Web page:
It was then that R was recommended to have a caesarian section. Once she'd said yes - and really for both her safety and that of our daughter it was the only answer - she was whisked away to surgery. I had a little cry and was then myself taken to get into scrubs. Because she already had her epidural she was able to stay awake during the procedure which was great. As I waited outside the theatre for her to be prepared, I prayed out loud. I'm not sure I've ever done that before. I was terrified, but also knew that I had to hold it together. Whatever I was going through, it was much tougher for R and the baby. 

Within just a minute or two of me entering the theatre and sitting by R's head on the other side of the blue barrier, I heard my daughter cry. The relief was a physical experience. I cried yet again. She was put straight into R's chest for skin to skin and I just sat there with my two girls, glad that the nightmare of the last few hours was over. It had been truly terrifying. 

Soon the three of us were in the recovery area. We spent an hour, just the three of us, only interrupted occasionally by staff checking on R and M. It was the first bit of peace and quiet we'd had for hours and was just incredible. We had come through almost 48 hours of labour and emerged with a healthy, happy baby. She even managed to breast feed for 40 minutes which was a massive achievement!

By about 11.30pm it was time for me to go. R and M were taken to the ward and I once again returned to my car. I was exhausted, emotional and relieved. I drove home very slowly, almost blinded by the tears. Home felt oddly empty and it was strange thinking of my wife and daughter in a hospital ward. I rang my dad and told him all about what had happened, although I'm not sure I was speaking in full sentences. 

I was now a Mama.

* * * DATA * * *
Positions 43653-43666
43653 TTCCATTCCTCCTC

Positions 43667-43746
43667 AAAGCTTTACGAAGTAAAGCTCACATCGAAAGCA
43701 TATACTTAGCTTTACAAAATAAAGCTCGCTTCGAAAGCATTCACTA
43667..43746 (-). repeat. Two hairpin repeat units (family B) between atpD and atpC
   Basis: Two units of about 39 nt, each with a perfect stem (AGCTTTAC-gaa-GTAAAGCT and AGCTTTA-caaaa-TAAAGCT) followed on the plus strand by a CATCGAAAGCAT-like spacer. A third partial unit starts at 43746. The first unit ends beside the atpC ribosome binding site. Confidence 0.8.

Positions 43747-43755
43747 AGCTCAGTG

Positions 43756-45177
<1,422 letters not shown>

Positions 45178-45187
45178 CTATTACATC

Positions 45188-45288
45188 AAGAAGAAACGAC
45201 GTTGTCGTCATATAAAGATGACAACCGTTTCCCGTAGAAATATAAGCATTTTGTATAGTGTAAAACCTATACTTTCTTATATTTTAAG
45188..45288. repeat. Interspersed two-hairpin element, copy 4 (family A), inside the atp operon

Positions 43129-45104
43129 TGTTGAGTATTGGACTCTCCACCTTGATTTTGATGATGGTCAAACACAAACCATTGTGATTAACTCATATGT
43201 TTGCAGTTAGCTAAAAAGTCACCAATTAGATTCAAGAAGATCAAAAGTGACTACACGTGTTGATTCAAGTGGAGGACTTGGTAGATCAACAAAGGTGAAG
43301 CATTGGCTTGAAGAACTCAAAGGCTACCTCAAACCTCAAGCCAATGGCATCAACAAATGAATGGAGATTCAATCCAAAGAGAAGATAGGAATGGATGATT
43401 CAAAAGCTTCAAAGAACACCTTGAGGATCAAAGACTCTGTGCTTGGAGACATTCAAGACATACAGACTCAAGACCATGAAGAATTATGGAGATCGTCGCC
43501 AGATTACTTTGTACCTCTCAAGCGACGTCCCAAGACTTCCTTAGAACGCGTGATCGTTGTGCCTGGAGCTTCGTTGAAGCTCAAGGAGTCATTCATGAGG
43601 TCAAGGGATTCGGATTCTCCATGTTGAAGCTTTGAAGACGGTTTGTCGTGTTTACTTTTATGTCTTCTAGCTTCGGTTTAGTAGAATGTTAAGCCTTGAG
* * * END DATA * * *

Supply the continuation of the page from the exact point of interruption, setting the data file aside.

Wednesday, 4 September 2013

How to bring on labour...

Three days overdue and still no baby. So, I thought I would share with you all the means by which we've tried to kick start labour...

Curry (three curries actually) culminating in this evening's one - pictured - that made beads of perspiration gather on poor R's forehead. 

Raspberry leaf tea, which R has been drinking by the gallon. We don't have a tea strainer so she has delicately been draining it through a giant sieve. 

Dates - six of them every day. If they don't bring on labour, they certainly keep one regular...

Yoga - in particular, poses on all fours which involve hip circling. Disconcerting to come into the living room to. 

Induction massage which will include pushing and pulling and acupressure (or something). 

A sweep - this does not involve a brush of any kind much to R's relief. 

Walking everywhere. 

I'm sure there's something I've forgotten... 

Sunday, 1 September 2013

My baby was due today and...

...and no, the balloon didn't go up. When we woke up this morning R and I decided we needed to do something out of the ordinary otherwise we might find ourselves waiting.

We spent the day at a music festival locally, which was great fun. Lots of music, meeting friends, eating spicy food. Fabulous. Perhaps the pumping baseline and chillies might have an impact in the coming days. 

Tomorrow, assuming nothing happens overnight, I'm back to work in the bizarre situation of not having scheduled meetings because of impending parental leave. And then R and I will go and see the midwife, who will let us know what position the baby is in, which I always enjoy!